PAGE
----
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Microbiology. 2002 Aug;148(Pt 8):2489-2495. doi: 10.1099/00221287-148-8-2489.

Differential effects of Kid toxin on two modes of replication of lambdoid plasmids suggest that this toxin acts before, but not after, the assembly of the replication complex.

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Department of Molecular Biology, University of Gdańsk, Kładki 24, 80-822 Gdańsk, Poland1.
Centro de Investigaciones Biológicas, C.S.I.C., Velázquez 144, 28006 Madrid, Spain2.
Institute of Oceanology, Polish Academy of Sciences, Św. Wojciecha 5, 81-347 Gdynia, Poland3.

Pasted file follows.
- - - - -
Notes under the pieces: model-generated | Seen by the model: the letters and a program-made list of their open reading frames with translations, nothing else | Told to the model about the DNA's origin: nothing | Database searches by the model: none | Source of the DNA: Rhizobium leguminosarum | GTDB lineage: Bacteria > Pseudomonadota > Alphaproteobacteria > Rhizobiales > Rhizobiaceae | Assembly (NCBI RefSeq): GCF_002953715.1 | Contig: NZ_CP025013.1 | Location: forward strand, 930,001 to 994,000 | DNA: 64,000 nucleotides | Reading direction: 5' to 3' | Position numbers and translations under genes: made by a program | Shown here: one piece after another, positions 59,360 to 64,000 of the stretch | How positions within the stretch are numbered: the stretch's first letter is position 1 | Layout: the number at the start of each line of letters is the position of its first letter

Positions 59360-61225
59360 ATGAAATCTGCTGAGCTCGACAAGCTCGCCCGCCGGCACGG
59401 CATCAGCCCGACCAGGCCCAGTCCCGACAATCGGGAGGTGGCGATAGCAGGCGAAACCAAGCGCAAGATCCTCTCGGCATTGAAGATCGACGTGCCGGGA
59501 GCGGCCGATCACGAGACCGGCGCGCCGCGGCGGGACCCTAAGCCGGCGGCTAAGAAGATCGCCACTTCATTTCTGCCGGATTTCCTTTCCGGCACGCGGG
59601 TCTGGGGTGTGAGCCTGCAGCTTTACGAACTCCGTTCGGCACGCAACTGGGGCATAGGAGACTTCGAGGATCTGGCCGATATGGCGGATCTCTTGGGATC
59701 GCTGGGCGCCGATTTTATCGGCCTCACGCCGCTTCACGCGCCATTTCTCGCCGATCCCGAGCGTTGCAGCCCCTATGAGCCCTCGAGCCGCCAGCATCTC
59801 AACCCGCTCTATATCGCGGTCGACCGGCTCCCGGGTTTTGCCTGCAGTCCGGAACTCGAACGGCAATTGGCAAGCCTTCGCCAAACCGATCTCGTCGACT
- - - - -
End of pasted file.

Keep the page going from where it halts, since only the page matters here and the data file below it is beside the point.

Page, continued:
Kid is a small protein that is encoded by plasmid R1. It is a toxin that belongs to a killer system that ensures the stability of the plasmid in host cells. The results of previous studies have suggested that Kid is an inhibitor of DNA replication, possibly acting at the onset of initiation. Here, the authors tested the effects of Kid on orilambda-intitiated and oriJ-initiated replication, which may be driven by both the newly assembled replication complex and the heritable complex. It was found that Kid inhibits only replication that is driven by the newly assembled replication complex. The authors also report that Kid inhibits ColE1-like plasmid replication in vivo, in agreement with the previously reported inhibition of ColE1 during in vitro replication. It is proposed that the Kid toxin acts at the level of replication either by preventing de novo assembly of the replication complex or by impairing the functional interactions of the replication complex at the initiation stage.

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